It’s Time For Elon Musk To Admit The Significance Of Hydrogen Fuel Cells, Forbes
Contributed article by Alex Ivanenko, “co-founder and CEO of HyPoint, the company developing zero-carbon emission hydrogen fuel cell systems for aviation and urban air mobility.”

The technology for zero-emission hydrogen fuel cells for use in transportation and other industries isn’t a pipe dream — it already exists. Though you might not know it, hydrogen-powered trainstruckscarsairplanes and ships are already out in the wild. CNBC noted that “there are dozens of fuel cell buses in use or planned in Ohio, Michigan, Illinois and Massachusetts, as well as California” and that “more than 23,000 fuel cell-powered forklifts in operation at warehouses and distribution centers across the U.S. in more than 40 states, including at Amazon and Walmart facilities.” That’s just the beginning.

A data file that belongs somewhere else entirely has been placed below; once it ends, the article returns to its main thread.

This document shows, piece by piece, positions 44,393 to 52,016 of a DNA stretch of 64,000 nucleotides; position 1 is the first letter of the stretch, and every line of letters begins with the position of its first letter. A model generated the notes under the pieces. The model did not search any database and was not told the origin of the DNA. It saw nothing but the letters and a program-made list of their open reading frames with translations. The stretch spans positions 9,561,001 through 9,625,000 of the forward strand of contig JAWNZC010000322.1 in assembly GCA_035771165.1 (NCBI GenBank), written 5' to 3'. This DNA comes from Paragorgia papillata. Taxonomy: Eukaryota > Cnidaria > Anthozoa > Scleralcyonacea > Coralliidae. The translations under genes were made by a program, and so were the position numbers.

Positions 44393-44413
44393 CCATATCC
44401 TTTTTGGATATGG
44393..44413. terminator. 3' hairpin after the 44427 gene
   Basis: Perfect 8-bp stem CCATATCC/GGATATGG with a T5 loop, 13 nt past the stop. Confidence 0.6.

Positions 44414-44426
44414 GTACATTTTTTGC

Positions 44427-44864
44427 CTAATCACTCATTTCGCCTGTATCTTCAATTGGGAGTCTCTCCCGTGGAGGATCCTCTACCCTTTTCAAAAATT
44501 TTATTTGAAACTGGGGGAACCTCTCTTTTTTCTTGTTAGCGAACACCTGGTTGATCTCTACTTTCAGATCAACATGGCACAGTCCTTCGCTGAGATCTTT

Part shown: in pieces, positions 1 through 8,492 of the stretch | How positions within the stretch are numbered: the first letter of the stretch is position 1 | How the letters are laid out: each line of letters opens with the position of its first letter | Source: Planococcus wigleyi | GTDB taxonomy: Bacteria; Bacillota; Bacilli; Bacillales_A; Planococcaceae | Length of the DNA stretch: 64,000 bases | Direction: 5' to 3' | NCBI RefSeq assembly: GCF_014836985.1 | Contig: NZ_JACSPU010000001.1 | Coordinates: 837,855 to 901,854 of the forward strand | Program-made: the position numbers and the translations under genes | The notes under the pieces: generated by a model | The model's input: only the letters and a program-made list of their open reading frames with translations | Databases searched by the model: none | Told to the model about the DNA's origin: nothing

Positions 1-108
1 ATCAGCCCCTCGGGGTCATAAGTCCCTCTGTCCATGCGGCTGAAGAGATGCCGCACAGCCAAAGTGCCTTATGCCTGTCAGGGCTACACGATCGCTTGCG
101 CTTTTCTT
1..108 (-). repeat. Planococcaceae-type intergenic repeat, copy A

News Release by DOE’s Office of Economic Impact and Diversity

On August 20th 2020, the Department of Energy’s Office of Economic Impact and Diversity (ED) launched its trademark Equity in Energy Initiative at the 43rd Annual National Conference of the American Association of Blacks in Energy’s (AABE). Equity in Energy, under the direction of the Secretary of Energy, Dan Brouillette [leads] the charge in fostering an inclusive energy economy at the DOE and the energy sector. 

Equity In Energy Booklet


About the Writer